Exploring where life and story meet!

Thursday, May 19, 2016

Comes the morning

My night lasted for eight long months, but at last the morning has come and joy with it.  No, I did not win the lottery or buy a new car or acquire any other thing that modern society deems necessary for joy.  My grief is past, my tears are spent, and at last, I am a real person, not just an amorphous paper doll donning whatever disguise she deems necessary for another's satisfaction.  My whole world has changed, just not the physical aspects.  I have walked through the valley of sorrow and found at last the peak of joy, and I must say the view is certainly worth it.  I would not choose my former circumstances, nor do I wish to endure them again, but I think it has been worth it, this struggle, this pain, this heartache, for it has made me the person I now am.  Much as birth must be endured for new life, so too do the pains of sorrow and grief and trial give place to personal growth and a deeper sense of life and self, unless they are not weathered properly but rather are stillborn as bitterness and misery and resentment.

It is not your outward circumstances that dictate your level of joy and contentment, but rather who you are on the inside, that part of you that will live forever, either an 'immortal horror or everlasting splendor' as C.S. Lewis puts it.  Our culture abhors even the idea of a soul, though we relish the idea of physical immortality.  Everything is about what you have and what you look like and what you do, not who you are.  Even our politics have been reduced to physical attributes, with your personal worth based upon race, gender, or whatever, rather than as an image-bearer of God.  But how can there be such pain and heartache and sorrow in the world, not to mention true joy, if we are but a random collection of atoms, if there is no meaning or purpose or this is how it is supposed to be?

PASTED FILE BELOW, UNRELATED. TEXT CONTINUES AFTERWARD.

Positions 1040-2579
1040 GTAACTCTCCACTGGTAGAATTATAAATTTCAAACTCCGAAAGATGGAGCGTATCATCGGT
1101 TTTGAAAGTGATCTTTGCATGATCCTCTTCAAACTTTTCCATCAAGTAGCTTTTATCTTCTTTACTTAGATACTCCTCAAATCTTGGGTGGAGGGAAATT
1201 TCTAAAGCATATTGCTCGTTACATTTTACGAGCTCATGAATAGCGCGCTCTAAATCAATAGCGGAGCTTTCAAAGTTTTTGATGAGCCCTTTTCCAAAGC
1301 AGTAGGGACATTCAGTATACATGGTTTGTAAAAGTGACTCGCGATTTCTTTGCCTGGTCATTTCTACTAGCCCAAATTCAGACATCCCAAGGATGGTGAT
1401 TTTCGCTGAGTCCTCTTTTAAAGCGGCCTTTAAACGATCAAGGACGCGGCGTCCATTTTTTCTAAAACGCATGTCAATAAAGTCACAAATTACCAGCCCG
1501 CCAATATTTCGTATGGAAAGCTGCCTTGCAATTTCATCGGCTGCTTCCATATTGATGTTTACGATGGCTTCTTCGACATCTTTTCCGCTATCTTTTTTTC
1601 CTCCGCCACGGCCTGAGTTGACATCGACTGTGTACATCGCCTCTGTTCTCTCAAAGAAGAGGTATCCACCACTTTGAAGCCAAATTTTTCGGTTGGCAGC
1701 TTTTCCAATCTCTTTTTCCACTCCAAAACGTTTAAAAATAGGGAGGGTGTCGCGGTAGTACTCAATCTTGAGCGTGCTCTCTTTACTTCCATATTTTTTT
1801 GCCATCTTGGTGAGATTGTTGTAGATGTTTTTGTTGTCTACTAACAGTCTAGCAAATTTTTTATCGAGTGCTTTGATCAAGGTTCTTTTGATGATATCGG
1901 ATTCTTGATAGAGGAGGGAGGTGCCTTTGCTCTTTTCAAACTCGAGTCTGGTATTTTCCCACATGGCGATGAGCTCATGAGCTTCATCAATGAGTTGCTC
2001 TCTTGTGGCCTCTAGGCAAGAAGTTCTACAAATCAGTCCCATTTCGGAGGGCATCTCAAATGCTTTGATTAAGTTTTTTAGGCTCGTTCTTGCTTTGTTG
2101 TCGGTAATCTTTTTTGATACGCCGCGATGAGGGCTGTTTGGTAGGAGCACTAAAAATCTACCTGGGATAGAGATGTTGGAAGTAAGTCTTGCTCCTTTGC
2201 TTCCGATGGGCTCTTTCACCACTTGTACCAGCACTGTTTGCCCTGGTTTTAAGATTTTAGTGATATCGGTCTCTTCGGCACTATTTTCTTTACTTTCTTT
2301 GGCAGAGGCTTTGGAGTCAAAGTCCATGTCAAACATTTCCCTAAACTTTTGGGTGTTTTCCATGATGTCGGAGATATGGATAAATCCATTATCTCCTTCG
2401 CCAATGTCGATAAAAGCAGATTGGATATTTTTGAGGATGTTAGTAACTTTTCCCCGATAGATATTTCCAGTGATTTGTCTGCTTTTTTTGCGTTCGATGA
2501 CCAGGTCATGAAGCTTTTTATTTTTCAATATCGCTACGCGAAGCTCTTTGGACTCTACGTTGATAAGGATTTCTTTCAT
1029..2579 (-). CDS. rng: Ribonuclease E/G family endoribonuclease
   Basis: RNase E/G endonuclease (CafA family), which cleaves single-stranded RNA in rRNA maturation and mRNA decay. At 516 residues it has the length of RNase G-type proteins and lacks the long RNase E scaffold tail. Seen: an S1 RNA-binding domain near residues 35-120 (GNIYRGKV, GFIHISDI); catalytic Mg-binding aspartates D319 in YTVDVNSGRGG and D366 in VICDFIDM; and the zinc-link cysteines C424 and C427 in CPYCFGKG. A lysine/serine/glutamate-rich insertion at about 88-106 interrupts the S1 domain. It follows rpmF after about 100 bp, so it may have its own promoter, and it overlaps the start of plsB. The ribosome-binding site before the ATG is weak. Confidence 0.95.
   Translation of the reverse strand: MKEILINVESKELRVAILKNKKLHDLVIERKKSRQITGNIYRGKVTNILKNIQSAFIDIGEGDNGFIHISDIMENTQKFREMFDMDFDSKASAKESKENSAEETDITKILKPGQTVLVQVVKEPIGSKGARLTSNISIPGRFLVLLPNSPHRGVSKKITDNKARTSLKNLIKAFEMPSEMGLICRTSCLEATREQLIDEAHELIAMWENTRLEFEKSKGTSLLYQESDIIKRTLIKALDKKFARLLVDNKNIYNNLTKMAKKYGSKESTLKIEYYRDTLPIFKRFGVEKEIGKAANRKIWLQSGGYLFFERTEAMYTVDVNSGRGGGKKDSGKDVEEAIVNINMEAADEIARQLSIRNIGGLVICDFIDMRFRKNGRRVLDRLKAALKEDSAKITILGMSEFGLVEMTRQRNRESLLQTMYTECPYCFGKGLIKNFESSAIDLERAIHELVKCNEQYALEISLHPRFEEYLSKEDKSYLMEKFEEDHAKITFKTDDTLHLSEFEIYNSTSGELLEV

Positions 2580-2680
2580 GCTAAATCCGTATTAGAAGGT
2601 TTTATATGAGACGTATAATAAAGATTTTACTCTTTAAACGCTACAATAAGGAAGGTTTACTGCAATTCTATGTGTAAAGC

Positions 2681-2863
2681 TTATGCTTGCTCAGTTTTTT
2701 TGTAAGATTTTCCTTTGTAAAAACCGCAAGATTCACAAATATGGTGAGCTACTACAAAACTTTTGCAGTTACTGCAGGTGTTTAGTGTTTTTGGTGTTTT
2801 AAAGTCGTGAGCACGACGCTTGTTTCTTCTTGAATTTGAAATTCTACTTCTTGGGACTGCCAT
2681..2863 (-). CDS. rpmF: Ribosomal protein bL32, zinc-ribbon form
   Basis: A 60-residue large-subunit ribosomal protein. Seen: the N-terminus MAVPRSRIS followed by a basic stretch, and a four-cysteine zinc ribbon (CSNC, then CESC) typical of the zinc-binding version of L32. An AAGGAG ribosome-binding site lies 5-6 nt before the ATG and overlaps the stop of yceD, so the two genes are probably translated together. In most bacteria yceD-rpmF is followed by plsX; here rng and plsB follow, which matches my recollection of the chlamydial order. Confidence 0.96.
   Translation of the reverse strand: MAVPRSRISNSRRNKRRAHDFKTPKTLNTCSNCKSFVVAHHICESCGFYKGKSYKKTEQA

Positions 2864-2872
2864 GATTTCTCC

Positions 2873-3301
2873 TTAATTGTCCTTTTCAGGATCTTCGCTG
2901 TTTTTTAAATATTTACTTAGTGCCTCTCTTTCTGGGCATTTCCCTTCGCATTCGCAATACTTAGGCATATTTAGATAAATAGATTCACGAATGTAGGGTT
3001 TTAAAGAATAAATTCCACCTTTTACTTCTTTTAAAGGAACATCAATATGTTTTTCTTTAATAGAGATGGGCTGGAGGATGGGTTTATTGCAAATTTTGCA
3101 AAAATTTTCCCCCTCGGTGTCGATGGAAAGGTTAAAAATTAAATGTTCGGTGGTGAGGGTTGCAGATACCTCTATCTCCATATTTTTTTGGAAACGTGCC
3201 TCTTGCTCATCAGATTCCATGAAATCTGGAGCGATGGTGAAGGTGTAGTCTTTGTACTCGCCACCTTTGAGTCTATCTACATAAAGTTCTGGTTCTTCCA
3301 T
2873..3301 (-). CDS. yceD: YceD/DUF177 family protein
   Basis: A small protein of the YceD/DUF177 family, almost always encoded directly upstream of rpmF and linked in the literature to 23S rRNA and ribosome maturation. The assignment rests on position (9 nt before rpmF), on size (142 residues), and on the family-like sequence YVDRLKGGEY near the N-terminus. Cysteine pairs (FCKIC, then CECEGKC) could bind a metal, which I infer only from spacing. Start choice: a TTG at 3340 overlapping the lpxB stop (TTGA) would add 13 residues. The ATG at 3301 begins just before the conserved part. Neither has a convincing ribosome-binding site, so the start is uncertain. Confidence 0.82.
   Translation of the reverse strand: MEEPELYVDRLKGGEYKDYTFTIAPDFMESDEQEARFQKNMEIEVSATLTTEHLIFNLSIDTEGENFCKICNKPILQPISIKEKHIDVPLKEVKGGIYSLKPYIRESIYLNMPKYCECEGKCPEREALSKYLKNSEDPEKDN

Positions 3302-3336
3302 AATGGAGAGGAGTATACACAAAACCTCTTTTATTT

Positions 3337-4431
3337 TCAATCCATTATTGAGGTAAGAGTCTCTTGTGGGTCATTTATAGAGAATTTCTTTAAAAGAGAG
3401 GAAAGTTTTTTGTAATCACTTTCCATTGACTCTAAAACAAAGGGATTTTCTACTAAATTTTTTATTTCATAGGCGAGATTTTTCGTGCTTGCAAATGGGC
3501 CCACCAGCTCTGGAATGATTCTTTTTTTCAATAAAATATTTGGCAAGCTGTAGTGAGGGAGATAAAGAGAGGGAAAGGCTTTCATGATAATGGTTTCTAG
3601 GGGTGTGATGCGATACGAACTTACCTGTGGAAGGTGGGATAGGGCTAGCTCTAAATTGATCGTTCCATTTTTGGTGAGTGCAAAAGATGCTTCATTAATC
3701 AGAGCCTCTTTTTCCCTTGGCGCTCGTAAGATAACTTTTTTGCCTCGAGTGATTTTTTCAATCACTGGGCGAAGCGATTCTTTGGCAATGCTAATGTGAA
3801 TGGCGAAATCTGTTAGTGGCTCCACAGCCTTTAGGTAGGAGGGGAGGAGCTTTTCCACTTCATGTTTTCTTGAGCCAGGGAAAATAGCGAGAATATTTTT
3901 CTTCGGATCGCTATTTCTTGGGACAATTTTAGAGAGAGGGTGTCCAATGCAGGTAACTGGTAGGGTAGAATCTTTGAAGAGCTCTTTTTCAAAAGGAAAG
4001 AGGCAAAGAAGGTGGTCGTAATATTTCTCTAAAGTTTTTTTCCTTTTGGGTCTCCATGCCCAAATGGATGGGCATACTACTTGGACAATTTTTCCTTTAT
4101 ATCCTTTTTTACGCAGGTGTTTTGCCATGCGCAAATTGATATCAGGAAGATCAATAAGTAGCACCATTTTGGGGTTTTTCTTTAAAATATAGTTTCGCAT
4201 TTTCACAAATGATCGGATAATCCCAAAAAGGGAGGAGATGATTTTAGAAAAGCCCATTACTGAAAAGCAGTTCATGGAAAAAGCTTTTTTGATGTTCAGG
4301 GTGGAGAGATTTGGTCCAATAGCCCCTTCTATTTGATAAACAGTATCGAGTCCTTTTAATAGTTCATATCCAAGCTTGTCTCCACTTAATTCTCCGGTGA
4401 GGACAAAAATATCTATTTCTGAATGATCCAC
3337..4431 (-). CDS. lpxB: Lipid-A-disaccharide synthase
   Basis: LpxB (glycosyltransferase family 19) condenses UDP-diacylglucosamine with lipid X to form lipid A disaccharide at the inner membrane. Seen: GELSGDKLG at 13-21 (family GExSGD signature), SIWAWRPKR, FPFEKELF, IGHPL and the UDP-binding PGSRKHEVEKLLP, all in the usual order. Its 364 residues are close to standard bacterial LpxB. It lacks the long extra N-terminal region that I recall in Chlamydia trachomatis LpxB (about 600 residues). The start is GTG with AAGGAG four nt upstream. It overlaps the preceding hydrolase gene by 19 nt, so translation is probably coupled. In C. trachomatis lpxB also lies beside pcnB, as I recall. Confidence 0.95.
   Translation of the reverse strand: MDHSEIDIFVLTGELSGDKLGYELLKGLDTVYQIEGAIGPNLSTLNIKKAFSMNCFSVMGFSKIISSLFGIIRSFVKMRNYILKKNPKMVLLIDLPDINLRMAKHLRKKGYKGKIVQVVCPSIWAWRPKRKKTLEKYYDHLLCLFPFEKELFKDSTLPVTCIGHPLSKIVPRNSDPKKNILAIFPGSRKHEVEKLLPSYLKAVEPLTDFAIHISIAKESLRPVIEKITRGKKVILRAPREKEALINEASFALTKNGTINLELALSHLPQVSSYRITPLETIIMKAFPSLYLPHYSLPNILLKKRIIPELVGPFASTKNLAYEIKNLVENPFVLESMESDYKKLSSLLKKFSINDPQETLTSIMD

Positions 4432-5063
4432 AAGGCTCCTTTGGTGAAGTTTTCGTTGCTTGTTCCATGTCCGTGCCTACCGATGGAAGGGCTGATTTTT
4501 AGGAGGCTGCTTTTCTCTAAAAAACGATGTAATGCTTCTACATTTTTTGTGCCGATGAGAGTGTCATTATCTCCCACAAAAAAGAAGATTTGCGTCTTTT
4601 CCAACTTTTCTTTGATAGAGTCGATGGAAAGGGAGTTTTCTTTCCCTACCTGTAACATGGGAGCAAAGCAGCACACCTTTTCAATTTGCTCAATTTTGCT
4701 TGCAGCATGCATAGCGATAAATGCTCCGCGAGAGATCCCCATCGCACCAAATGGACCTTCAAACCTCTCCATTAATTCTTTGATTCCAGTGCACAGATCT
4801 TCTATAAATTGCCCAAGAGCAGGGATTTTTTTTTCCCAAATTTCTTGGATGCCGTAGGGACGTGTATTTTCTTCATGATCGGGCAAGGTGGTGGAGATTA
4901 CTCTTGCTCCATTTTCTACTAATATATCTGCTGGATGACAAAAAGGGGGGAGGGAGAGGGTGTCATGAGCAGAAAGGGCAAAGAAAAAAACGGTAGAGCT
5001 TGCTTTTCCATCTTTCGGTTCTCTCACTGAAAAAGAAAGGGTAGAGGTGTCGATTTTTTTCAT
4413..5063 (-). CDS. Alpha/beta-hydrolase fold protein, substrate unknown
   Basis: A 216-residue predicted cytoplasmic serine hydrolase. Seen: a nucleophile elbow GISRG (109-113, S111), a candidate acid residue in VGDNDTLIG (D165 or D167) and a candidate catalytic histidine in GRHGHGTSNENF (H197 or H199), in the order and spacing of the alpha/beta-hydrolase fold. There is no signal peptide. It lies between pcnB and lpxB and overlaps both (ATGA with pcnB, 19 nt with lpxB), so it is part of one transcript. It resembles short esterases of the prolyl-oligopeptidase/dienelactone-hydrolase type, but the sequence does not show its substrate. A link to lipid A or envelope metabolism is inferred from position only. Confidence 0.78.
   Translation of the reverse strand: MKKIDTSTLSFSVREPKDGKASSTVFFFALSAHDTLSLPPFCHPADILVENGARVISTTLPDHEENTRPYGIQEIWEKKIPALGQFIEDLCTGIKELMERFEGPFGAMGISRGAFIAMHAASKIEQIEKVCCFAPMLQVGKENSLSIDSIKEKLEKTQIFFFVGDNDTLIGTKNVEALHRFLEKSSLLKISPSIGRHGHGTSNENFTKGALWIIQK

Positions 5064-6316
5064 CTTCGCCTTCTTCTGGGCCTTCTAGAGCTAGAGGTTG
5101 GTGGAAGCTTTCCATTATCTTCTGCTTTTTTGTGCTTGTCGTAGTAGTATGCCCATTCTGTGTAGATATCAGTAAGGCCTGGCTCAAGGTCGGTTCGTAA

Cows are the contentest creatures I am aware of, certainly they can feel pain and fear and anxiety, but they don't know what sorrow is, yes they yearn for their weaned calves for a day or a week, but an abusive calfhood doesn't haunt them all their born days, assuming they can suffer such at the 'hands' of a fellow bovine, which they can't, for they have no notion of good or evil, of enduring beyond their allotted years, no thought beyond enough to eat and drink and to be physically comfortable.  That's the level to which many of my fellow citizens have descended, they wish merely to 'eat, drink, and be merry,' little caring for the higher things of the soul, ignoring the fact that they even have one, counting their 'friends' or 'likes' on social media far more dear and certainly more important.

But you have a soul, we all do, and if it has been grievously injured, it can heal, but the worst thing you can do is neglect it or pretend that it doesn't exist and thereby stifle your own growth into who you were meant to be.  It is not pleasant at times, it is not pretty, but there is nothing that will yield greater rewards.  Perhaps that is why I find modern literature so dull and insipid and dreary, it has no soul!  For if the writer does not believe men to be more than cattle, how can they inspire us to believe differently or even to care? And I fear our personalities have become as banal as our books, for the very same reason: soul rot.  Perhaps it is time to open the windows and dust out those forgotten rooms, you won't be disappointed.

Wednesday, May 11, 2016

Take a seat

"Beloved, we are God's children now, and what we will be has not yet appeared; but we know that when he appears we shall be like him, because we shall see him as he is (1 John 3:2 ESV)."

'We are God's children NOW,' just a simple statement of fact, written two thousand years ago, how very strange and wonderful that it can still cause a beating heart to thrill with very joy!  Most people probably don't care and of those who do, they'd probably scratch their heads and wonder what the big deal is.  But I'm skittish, so very nervous in this area.  You see, I was nobody's child, I was unwanted and unloved, used, abused, and neglected by my earthly parents, how much less could I be of interest to a Heavenly Father?  But He was there, even in my darkest nights when I could not sleep for fear or crying.  Even when I was unloved by any other earthly creature, I knew, somehow, that He loved me, but I had no comprehension of what love meant; to me it was always a sort of benign neglect: my needs were met and someone wasn't yelling at me, that was the best I could hope for, to me that was happiness indeed.  But that wasn't His definition of love nor His hope for me.